The Cornell Brothers
March 2004 Issue
A funny thing happened to Keith and Ken Cornell on their way to dental school. Ken was in the placement office of Saint Anselm College, a small Catholic college in Manchester, New Hampshire, waiting to talk to an adviser when he began leafing through some occupational briefs. The entry on orthotics and prosthetics grabbed his attention, he remembers. "There were stories and pictures of people being x-rayed and fitted with prostheses," he says. "And the more I read, the more fascinated I became."
Ken couldn't shake the intrigue. He shared his findings with his brother and before he knew it, Keith too was gung-ho. The world of O&P had beckoned the Cornell twins; dentistry was a thing of the past.
Keith D. Cornell CP, BOCO, FAAOP--who is the 2004 president of the American Orthotic & Prosthetic Association (AOPA)--went on to take short-term courses at Northwestern University, Chicago, Illinois, and New York University in Manhattan before being certified in prosthetics in 1980 by the American Board for Certification in Orthotics & Prosthetics (ABC). Kenneth D. Cornell, CO, FAAOP, worked at Massachusetts General Hospital, Boston, for a year before doing a long-term post-graduate study at the University of California-Los Angeles (UCLA). He then interned for a year at Massachusetts General before becoming ABC-certified in orthotics in 1981.
By 1985, the brothers decided to start their own practice and founded Cornell Orthotics & Prosthetics Inc. in Salem, Massachusetts, where Keith serves as president and Ken, vice president. "It's been very satisfying watching the company thrive and grow to about 20 employees strong," Keith says. "Besides having many satisfied patients, it's very meaningful to me to look out and see all our employees at our annual holiday party with their spouses and family. What started out as just my brother and me is now a room full of people."
Keith, who prides himself on being well-rounded, treats amputees of all ages and handles everything from evaluation to follow-up. "I don't concentrate on one particular area," he says. "I think of myself as a community prosthetist."
And whereas Ken says he also sees a broad mix of patients in need of orthotic services, his one area of special interest involves Charcot-Marie-Tooth (CMT) disease, a hereditary progressive nerve disorder that is fairly common in the New England area. CMT causes patients to slowly lose normal use of their feet and legs and hands and arms as nerves to the extremities degenerate.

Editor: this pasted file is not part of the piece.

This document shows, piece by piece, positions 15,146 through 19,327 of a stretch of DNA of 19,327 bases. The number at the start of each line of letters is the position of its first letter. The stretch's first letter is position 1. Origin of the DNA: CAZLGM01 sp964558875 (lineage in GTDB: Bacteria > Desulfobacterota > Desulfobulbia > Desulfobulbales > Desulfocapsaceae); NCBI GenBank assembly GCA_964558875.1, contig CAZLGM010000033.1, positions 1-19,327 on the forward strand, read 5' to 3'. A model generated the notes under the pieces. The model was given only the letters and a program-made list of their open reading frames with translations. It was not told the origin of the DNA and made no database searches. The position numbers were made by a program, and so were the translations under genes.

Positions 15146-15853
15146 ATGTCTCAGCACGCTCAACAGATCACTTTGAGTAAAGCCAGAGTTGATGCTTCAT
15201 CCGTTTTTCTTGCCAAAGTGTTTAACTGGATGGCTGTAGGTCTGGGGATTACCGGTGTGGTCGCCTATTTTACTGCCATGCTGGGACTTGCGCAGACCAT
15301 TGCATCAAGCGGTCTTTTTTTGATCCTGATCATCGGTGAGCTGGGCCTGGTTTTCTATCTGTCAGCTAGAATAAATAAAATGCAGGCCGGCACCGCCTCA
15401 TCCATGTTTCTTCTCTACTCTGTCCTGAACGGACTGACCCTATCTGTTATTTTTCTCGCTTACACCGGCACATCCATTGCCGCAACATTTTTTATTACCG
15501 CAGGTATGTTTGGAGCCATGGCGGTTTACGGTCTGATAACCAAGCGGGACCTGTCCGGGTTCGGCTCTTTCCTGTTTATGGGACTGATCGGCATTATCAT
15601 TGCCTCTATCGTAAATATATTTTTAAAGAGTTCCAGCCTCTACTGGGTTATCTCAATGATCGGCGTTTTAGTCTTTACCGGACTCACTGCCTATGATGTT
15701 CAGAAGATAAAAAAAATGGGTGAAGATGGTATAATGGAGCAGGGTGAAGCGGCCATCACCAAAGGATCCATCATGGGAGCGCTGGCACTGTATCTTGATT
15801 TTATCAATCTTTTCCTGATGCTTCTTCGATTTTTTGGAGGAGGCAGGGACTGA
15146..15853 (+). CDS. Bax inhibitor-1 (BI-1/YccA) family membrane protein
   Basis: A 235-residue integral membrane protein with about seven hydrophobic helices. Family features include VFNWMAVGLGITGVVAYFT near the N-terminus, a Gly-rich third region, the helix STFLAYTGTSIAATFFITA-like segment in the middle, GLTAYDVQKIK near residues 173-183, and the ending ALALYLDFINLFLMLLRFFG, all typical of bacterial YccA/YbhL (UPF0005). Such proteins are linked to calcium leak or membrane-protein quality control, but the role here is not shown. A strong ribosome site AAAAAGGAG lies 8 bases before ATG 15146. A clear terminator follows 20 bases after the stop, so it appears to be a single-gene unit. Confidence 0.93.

Together, the Cornell twins--who profess that the O&P world is all about people helping people--say they feel revered and humbled all at the same time while they go about their business. "I feel honored when everyone from the family and patient to the doctors and other specialists all turn to us to come up with a solution to the problem, when they all want to hear our opinion," Ken says. And then there's the humility: "When we're working with all those doctors and dealing with family members that look to us for the answers, we feel humbled. We know the outcome ultimately hinges on our opinions and our abilities."
Working with Distributors
The Cornell brothers concede that when they started, they never would have gotten their fledgling business off the ground without the help and support of one distributor in particular, PEL Supply Company of Cleveland, Ohio.
"My previous employer had always used PEL," Keith recalls, "so I knew they were a good company. Still, I was very anxious when I first called them and spoke to Al Gullifer as I had no previous credit history with any other O&P supplier. I said, Hi, Al; it's Keith. I'm calling from my own place now.' Al said, Really? That's fantastic; I'm really happy for you. Whatever you need, we'll get it to you. Many times our smallest customers become our best customers.' He took a tremendous weight off my shoulders. And you know what? His good wishes came true: PEL is largely responsible for us doing as well as we do."
Ken wholeheartedly agrees. "We owe our loyalty to them," he adds. "PEL gave us carte blanche as to what we needed and told us we're here to help the little guy get going.' Every time Al would call, he'd ask to speak to the big guns of the East.' Here it was, just the two of us, and he'd ask for the big guns of the East.' It was fun," he recalls with a laugh.
Keith interjects. "A lot of what we do is personal in this business," he says, and relationships--such as the one they share with their favorite distributor--are a key to success. "PEL is also very capable at what they do; they always do what they say they're going to do. If they can't get you exactly what you ordered, they'll come up with an alternative that will work. Because, just like us, they know the business." And that business is people helping people to get the job done right.